January 2021 program update

Updates from the ISU Extension and Outreach leadership team

Agriculture and Natural Resources

  • Registration is still open for CropsTV and subscribers can interact live with ISU Extension and Outreach specialists through February 4 to gain crop production information and Certified Crop Adviser continuing education. Content also is available for viewing on demand. More than 800 subscribers from Iowa and 14 other states have already stacked up over 5,500 episode views.
  • Extension dairy experts will present a Virtual Dairy Day February 9. Producers and industry partners will have a chance to hear about current and relevant information to help them make sound management decisions.
  • The Pesticide Safety Education Program will host statewide online 2020-2021 Private pesticide applicator Continuing Instruction Courses, beginning January 20. PSEP will offer additional virtual P-CIC programs in February, March, and April.
  • An interactive online-only course will be offered on January 20 and 21 leading to Food Safety Preventive Controls Alliance designation as a Preventive Controls Qualified Individual in compliance with the Food Safety Modernization Act Preventive Controls for Animal Food rule. The course is being offered jointly by the Iowa Grain Quality Initiative program and the American Feed Industry Association.

Community and Economic Development

  • The 2021 Community Visioning Program kicks off virtually in January with Program Overview and Communications Strategies virtual workshops for Calamus, Wheatland, Emmetsburg, Shenandoah, Malvern, Tama, Toledo, and Princeton.
  • In cooperation with the Iowa Economic Development Authority’s Community Development Block Grant technical assistance fund, CED specialists will be conducting Rural Housing Readiness Assessment educational workshops for Keokuk, with Ohio State University for Noble County, Ohio, and for Nevada. CED specialists will teach RHRA workshops #1 and #2 for Estherville.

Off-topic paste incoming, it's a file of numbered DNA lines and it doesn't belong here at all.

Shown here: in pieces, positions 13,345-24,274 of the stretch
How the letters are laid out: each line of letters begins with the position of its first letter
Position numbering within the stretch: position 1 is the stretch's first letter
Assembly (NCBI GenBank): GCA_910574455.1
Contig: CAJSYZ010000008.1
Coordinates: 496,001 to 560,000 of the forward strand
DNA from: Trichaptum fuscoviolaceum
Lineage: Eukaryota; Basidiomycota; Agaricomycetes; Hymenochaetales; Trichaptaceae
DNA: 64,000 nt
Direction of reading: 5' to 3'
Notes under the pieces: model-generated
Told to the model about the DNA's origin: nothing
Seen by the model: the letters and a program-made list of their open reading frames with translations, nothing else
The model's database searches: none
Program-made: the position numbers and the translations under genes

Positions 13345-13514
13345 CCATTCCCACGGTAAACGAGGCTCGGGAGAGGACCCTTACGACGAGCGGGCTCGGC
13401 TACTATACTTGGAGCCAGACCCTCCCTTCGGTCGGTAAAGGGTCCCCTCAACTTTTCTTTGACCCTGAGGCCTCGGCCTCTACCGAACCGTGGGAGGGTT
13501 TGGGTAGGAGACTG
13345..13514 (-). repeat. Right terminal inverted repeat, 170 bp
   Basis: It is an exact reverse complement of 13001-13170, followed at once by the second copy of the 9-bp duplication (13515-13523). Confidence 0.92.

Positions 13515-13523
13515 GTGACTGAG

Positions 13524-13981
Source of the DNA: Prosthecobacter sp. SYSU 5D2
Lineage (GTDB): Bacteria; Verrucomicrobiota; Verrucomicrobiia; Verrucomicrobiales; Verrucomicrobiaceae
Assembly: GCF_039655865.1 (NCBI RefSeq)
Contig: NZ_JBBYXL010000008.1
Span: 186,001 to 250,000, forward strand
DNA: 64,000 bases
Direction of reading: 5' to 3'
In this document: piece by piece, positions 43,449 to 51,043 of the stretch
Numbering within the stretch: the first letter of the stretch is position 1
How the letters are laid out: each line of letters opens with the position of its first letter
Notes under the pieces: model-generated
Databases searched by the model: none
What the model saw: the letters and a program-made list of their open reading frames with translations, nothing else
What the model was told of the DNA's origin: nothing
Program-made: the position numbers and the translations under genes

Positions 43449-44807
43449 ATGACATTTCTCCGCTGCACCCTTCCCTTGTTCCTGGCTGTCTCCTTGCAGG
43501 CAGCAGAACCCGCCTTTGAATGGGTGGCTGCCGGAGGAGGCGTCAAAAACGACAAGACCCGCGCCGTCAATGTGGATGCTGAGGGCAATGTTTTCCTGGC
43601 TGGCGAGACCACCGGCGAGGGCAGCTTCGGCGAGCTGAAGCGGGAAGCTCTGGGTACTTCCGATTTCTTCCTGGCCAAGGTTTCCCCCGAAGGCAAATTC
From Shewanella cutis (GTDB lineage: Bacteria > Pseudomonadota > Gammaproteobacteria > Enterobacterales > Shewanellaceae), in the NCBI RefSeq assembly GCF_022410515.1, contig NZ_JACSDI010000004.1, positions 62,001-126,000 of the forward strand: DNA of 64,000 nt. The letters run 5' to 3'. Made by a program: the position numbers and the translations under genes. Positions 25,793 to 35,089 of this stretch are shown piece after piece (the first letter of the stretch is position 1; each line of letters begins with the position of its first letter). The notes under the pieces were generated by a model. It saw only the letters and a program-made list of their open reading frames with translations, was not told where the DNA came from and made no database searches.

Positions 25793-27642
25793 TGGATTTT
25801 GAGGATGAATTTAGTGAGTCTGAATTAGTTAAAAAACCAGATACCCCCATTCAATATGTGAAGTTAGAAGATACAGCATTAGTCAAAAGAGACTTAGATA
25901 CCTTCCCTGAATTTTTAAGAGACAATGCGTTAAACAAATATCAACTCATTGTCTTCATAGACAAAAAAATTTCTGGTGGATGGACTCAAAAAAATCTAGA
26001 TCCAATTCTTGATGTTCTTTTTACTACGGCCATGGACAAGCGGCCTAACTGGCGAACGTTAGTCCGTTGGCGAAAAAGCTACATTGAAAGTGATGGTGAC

• CED provides goal setting, strategic planning, and action planning services to help local governments and nonprofits address critical issues, identify priorities, and develop plans to accomplish those priorities. In January CED specialists will conduct strategic planning for the American Poultry Association, National 4-H Equity Design Team, and Salud! in Storm Lake. CED specialists will facilitate goal setting for the National Extension Tourism Board.
  • CED staff will be conducting virtual Navigating Difference modules 2 and 3 for Cedar Valley Catholic Schools in Waterloo and Centro Latino in Council Bluffs.

Human Sciences

  • ISU SNAP-Ed helped Table to Table, a nonprofit food rescue in Iowa City, fund increased service during the growing season to increase access to fruits and vegetables in food pantries in Southeast Iowa. During this past growing season, Table to Table collaborated with six farms, 11 gardeners, and 40 businesses to collect 512,000 pounds of fruits, vegetables, and dairy.
  • Human sciences specialists facilitated an online offering of Preschoolers and Pennies: Read, Talk, Learn, and Play. Thirty-one childcare providers from 16 Iowa counties attended the two-hour workshop. Each completed an action plan that included writing a goal using what they learned.
  • COVID-19 amplifies the challenges of caregiving. Our Powerful Tools for Caregivers master trainers developed a plan for online, virtual class leader trainings. From May through September 2020, 58 individuals were trained to become certified class leaders.
  • Nutrition and wellness state specialists and a graduate student in food science and human nutrition have a new Journal of Extension article on assessing and responding to COVID-19 pandemic nutrition and wellness impacts on Iowans.

4-H Youth Development

  • ISU Extension and Outreach and the Iowa Space Grant Consortium will be sponsoring 10 StoryWalk pilots. One will occur this winter, while the rest will take place in the spring. The StoryWalk team is working with extension offices in Pocahontas, Marshall, O’Brien, Guthrie, Cass, Jasper, Allamakee, Monroe, and Mahaska counties.
  • The State Science and Technology Fair of Iowa is virtual this year. SSTFI is open to any student (grades 6-12) residing in or attending school (public, private, parochial, and home school) in Iowa. At this time there is no qualifier fair (local, conference, district, or regional) required for participation in the March event. To learn more, please visit the Iowa 4-H SSTFI webpage.